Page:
Wall Street Daily

Apocalypse Pending: The Search for Earth 2.0

Someday, this world’s gonna end. So we have to get off it.

The good news is that we have some time to solve a couple major problems: finding another habitable planet and developing the technology to get us there.

Although we did manage to make it through the Cold War without a nuclear holocaust, we keep inventing new possibilities for self-destruction. So there’s that to consider.

But it’s a fact: Our sun, like all stars, will eventually burn out.

Setting aside the ever-present (and, right now, waxing) possibility that we do ourselves in, about 5 billion years from now, the sun will expand and engulf the inner planets of the solar system.

Eventually, Earth will be vaporized. But we don’t have to be around to suffer the experience.

That’s the hope driving the search for Earth 2.0.

And that hope was renewed last week with the announcement that a team of researchers using European Southern Observatory telescopes and other facilities “have found clear evidence of a planet orbiting the closest star to Earth, Proxima Centauri.”

That’s not all: This “exoplanet” may look a lot like Earth.

What we’re calling Proxima b orbits its red dwarf star every 11 Earth days. And its temperature makes it “suitable for liquid water to exist on its surface,” according to ESO. A “rocky world,” it’s a little bigger than Earth.

A paper detailing the discovery was published by the journal Nature on Aug. 25, 2016.

Eventually, Earth will be vaporized. The good news is we won’t be around to suffer the experience.

According to Dr. Caleb Scharf, director of astrobiology at Columbia University and a world-renowned research astrophysicist, “It means that at a cosmically trifling 24 trillion miles (4.243 light years) from where you are at this instant is an alien system with a planet that could conceivably harbor life as we know it.”

“Cosmically trifling” is still a long distance, nearly 300,000 times the distance from the Earth to the sun.

Finding Earth 2.0 is one thing. Actually getting there is another.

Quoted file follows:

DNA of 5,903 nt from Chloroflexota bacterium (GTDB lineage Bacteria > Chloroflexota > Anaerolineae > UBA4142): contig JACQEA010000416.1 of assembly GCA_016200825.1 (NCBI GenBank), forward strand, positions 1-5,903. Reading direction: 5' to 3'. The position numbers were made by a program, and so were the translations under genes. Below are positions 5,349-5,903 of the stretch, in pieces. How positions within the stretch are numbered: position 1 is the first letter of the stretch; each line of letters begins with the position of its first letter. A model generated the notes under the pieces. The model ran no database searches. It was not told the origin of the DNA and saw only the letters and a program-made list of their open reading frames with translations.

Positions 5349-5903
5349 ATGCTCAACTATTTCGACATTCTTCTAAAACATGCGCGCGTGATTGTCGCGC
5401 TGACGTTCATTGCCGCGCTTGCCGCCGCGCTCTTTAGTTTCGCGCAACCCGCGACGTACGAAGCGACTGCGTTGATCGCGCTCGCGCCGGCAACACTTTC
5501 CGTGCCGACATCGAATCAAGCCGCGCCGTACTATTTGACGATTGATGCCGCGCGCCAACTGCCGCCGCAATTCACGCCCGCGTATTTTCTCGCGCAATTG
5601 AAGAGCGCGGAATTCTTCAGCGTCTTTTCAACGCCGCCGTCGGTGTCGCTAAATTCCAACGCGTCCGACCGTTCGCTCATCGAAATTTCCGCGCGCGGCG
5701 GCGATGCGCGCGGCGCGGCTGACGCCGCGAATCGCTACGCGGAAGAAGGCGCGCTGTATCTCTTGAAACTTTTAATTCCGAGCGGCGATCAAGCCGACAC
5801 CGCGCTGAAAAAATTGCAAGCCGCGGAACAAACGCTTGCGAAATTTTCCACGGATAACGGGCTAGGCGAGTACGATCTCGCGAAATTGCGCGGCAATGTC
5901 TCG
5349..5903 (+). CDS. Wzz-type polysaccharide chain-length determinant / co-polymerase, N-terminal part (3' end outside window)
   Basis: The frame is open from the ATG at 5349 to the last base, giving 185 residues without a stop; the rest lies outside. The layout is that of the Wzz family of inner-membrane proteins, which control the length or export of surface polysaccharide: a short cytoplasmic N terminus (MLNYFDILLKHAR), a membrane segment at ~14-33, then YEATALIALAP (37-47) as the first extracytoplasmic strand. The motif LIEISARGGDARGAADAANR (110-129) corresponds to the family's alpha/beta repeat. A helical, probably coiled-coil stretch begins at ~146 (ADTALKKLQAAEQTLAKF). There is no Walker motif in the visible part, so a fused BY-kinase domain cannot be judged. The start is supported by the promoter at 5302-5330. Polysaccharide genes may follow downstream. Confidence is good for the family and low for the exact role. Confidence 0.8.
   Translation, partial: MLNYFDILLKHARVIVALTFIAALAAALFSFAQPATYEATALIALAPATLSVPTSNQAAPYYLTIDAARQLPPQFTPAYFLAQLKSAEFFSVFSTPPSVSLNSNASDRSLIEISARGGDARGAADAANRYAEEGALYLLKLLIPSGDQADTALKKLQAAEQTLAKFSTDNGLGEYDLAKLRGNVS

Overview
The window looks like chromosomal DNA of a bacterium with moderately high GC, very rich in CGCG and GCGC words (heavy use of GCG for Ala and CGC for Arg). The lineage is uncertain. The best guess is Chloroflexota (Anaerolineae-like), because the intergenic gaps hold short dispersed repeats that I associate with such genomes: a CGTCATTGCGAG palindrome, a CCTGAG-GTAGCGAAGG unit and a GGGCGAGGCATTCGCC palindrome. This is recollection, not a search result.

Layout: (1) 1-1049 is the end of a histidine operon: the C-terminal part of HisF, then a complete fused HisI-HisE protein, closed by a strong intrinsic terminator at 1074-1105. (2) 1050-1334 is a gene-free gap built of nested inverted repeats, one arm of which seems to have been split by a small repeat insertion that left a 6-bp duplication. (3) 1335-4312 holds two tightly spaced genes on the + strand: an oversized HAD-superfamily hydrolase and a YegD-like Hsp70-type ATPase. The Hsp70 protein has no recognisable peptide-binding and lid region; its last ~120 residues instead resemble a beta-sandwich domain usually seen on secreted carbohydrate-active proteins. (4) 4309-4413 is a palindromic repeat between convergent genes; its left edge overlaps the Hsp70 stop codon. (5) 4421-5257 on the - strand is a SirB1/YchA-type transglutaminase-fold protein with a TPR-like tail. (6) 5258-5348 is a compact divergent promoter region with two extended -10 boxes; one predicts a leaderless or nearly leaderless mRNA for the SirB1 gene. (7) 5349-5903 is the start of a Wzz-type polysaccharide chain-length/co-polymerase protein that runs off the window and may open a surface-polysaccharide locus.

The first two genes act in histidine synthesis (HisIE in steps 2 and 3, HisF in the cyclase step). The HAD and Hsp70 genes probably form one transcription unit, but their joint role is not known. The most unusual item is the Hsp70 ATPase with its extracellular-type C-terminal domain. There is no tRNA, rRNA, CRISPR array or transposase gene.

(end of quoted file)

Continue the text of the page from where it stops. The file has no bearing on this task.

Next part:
It’s a question of how we power a spacecraft that will allow us to make such a journey, which boils down to fuel, weight and time. Even the strongest conventional rockets won’t work.

It would take 78,000 years to travel to Proxima Centauri using technology used to power the New Horizons spacecraft that reached Pluto 9½ years after it launched.

The unmanned Voyager 1 and Voyager 2 probes are about to leave our solar system. If they’d been headed for Proxima Centauri, it would have taken tens of thousands of years.

“And at a maximum speed of about 17,600 miles per hour, it would have taken a space shuttle about 165,000 years,” adds EarthSky’s Deborah Byrd.

NASA has explored the limits of existing technology, most notably with Project Longshot, “a conceptual interstellar spacecraft design.”

“It would have been an unmanned probe, intended to fly to and enter orbit around Alpha Centauri B,” in the cosmic neighborhood of Proxima Centauri and Proxima b, “powered by nuclear pulse propulsion,” Wikipedia tells us.

“Developed by the U.S. Naval Academy and NASA, from 1987–88, Longshot project researchers had “existing technology in mind, although some development would have been required.”

Indeed, Longshot assumed “a three-order-of-magnitude leap over current propulsion technology,” said Real Clear Science.

The researchers focused on nuclear pulse propulsion, a concept suggested in 1947 by Stanislaw Ulam and explored via Project Orion in the 1950s and 1960s and Project Daedalus in the 1970s.

Finding Earth 2.0 is one thing. Actually getting there is another.

The primary enabling technology for the Longshot rocket would be “a pulsed fusion microexplosion drive with 1 million seconds of specific impulse.

“A large, long-life nuclear fission reactor with 300 kilowatts of power output” would support the running of the probe’s systems, say the original specifications.

According to Wikipedia, “the journey to Alpha Centauri B orbit would take about 100 years, at an average velocity of approximately 13,411 kilometers per second, or about 4.5% the speed of light.”

A manned mission would, obviously, have to go faster than that — approaching the speed of light. And it’s not possible…right now.

But research into a concept known as the Alcubierre warp drive is already underway.

This particular brand of Star Trek tech is named for theoretical physicist Miguel Alcubierre, who, in a paper published in 1994, described a solution to Einstein’s equations of general relativity.

Alcubierre says the warp drive is essentially “a modification of space time in a way that allows a space ship to travel at an arbitrarily large speed.”

According to NASA, this is simply a “credible concept” right now. It’s too soon to know if it’s viable.

Other theoretical approaches to deep space travel include aerospace engineer Roger Shawyer’s EmDrive, which was once described as snake oil but is now generating buzz because other researchers have been able to reproduce Shawyer’s results.

The EmDrive is basically a truncated cone. Bouncing microwaves back and forth inside the cone create thrust toward the narrow end of it, converting one type of energy into kinetic energy.

Critics questioned how Shawyer’s system increased momentum as it began to move in violation of the law of conservation of momentum.

But in 2012, Chinese researchers measured thrust created by its own version of the EmDrive.

And in 2015, NASA confirmed that the EmDrive does indeed create thrust. So far, six independent experiments have confirmed the viability of the EmDrive.